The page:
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@bunify - indeed, this can be an issue when starting out. It probably depends (to some extent) on the learning materials you are using - many of those with a more rigorous approach will probably guide you through how, where and when to alter bow distribution, bow speed and bow direction change. However I'm not a "violinist" - I'm a fiddler - so I won't recommend any treatise in particular - there are others more able to do so! However - what I found really useful was to take scores that were clearly marked with bow direction changes, and work, almost bar by bar, to fit in to the intended direction-changes indicated. Doing that showed me - just by practise and trial and error - where I need to speed up the bow, or slow it down (possibly adjusting weight and pressure if required) to fit in to the intended bowing pattern.
Some of Pierre's beginner pieces are very well marked in this regard - for instance the simple version of Amazing Grace - to be found here - https://fiddlerman.com/wp-cont.....Simple.pdf - not only with direction change, but also clearly indicating slurred runs of notes... That sort of thing may help, and eventually, you'll just do it almost automatically, even with a score which doesn't have these helpful indications.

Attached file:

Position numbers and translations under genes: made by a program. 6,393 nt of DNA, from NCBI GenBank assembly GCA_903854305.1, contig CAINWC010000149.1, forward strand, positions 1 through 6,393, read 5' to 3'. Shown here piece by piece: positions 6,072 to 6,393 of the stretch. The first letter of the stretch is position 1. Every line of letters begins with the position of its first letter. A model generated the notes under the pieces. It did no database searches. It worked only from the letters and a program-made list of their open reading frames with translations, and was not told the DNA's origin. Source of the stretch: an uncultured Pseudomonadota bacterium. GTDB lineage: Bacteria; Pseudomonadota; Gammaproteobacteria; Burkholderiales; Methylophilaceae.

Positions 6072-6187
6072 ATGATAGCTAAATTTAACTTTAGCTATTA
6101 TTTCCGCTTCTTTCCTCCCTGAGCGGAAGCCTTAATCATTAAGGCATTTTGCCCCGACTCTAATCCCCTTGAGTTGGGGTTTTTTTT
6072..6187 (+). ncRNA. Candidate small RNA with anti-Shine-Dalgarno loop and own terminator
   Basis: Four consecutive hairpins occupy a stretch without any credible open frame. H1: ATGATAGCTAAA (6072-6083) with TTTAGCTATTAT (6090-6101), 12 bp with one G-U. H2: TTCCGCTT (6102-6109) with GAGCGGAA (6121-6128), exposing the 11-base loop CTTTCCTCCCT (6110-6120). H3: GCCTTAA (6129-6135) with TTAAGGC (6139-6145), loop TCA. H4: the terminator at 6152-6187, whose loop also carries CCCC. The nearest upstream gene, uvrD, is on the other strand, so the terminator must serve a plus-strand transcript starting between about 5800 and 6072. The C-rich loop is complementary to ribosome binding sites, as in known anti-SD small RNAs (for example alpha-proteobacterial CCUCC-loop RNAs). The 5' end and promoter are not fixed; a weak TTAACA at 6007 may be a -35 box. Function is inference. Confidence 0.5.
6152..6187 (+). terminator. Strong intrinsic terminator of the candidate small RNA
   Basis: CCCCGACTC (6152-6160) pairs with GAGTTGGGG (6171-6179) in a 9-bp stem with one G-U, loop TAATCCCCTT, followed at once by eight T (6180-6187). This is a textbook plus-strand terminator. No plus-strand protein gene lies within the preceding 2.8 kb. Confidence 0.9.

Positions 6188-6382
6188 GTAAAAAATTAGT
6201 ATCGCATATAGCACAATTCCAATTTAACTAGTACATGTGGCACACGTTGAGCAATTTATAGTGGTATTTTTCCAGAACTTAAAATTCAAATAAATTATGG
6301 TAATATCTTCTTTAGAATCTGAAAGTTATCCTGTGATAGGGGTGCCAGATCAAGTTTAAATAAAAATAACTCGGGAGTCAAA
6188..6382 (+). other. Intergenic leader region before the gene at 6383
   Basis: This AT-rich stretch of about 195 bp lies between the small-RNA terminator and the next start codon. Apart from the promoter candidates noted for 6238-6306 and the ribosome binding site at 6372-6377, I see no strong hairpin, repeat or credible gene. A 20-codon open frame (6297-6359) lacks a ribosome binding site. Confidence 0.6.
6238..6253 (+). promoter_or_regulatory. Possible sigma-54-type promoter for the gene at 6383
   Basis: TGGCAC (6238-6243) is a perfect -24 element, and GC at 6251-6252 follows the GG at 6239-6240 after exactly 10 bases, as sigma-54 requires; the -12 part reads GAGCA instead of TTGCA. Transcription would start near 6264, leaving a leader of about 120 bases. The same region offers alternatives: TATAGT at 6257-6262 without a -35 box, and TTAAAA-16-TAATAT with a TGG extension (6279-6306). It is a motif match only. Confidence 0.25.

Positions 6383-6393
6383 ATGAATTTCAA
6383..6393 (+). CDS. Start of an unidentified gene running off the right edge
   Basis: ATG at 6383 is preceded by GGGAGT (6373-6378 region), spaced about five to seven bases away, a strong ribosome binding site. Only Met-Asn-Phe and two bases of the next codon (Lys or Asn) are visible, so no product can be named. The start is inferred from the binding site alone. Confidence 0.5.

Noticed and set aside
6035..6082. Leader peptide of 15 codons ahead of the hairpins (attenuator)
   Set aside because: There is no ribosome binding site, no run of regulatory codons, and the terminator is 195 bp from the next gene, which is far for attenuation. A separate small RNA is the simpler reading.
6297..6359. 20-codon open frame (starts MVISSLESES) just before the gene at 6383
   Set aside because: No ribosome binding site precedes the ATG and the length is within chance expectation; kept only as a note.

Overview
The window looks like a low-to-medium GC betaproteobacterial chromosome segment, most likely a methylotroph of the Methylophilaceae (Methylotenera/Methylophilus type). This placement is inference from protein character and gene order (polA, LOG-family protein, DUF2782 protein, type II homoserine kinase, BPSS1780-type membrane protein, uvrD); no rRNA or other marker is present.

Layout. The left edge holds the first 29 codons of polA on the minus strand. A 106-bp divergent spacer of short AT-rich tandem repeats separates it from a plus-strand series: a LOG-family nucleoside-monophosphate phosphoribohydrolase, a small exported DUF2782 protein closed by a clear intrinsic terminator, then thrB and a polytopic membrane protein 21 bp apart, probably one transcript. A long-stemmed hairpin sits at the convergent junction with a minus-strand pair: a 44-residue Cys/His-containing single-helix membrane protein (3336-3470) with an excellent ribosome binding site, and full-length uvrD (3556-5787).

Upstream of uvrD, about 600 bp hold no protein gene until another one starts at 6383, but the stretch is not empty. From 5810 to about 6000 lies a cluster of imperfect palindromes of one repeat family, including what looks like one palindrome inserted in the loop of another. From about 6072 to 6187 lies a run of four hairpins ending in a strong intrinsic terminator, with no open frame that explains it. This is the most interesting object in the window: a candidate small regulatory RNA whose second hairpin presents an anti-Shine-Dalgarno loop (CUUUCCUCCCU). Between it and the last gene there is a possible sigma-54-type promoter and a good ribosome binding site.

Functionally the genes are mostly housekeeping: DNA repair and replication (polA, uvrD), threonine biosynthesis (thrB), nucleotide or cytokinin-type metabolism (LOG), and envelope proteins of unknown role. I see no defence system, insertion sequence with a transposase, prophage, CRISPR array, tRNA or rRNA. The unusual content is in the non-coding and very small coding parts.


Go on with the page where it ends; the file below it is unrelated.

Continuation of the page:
I seriously recommend not copying my mistakes. D'oh -
Please make your own, different mistakes, and help us all learn :-)
(is this video wrongly embedded?)
There's a video I could post where a guy has an excellent left hand, but zero expression in his right hand, so he has no problems with bow distribution. Whereas I go for maximum expression and screw it up, lol!
I'm guessing that it becomes a lot easier when you can confidently bow close to the bridge.
Perhaps there was no point in posting this, and there was a huge choice of places to put it (can't find threads like What's on your musicstand right now?), but it's what I'm practising, which is surprising because normally I'm looking at something baroque trying to get my detaché faster, or trying to work out the bowings in triple-time pieces.
This piece is very slow, but deceptive (try the second violin part for the exercise). It's not easy to make it sound perfect. All the bowing needs to be worked out. It's good exercise for slow bowing. Play with a metronome if there's any risk of deceiving yourself about the length of notes.
We're playing an arrangement for string orchestra, so it's slightly different, and it may not be copyright free in the USA.
@Gordon Shumway -
I watched this grand old film when I was young and can see where this score would be great for bowing.
Thanks for sharing it!
...just saw the film is available on HBO Max. It's been many years since I've watched this, so maybe I'll take a look at it again. 🎃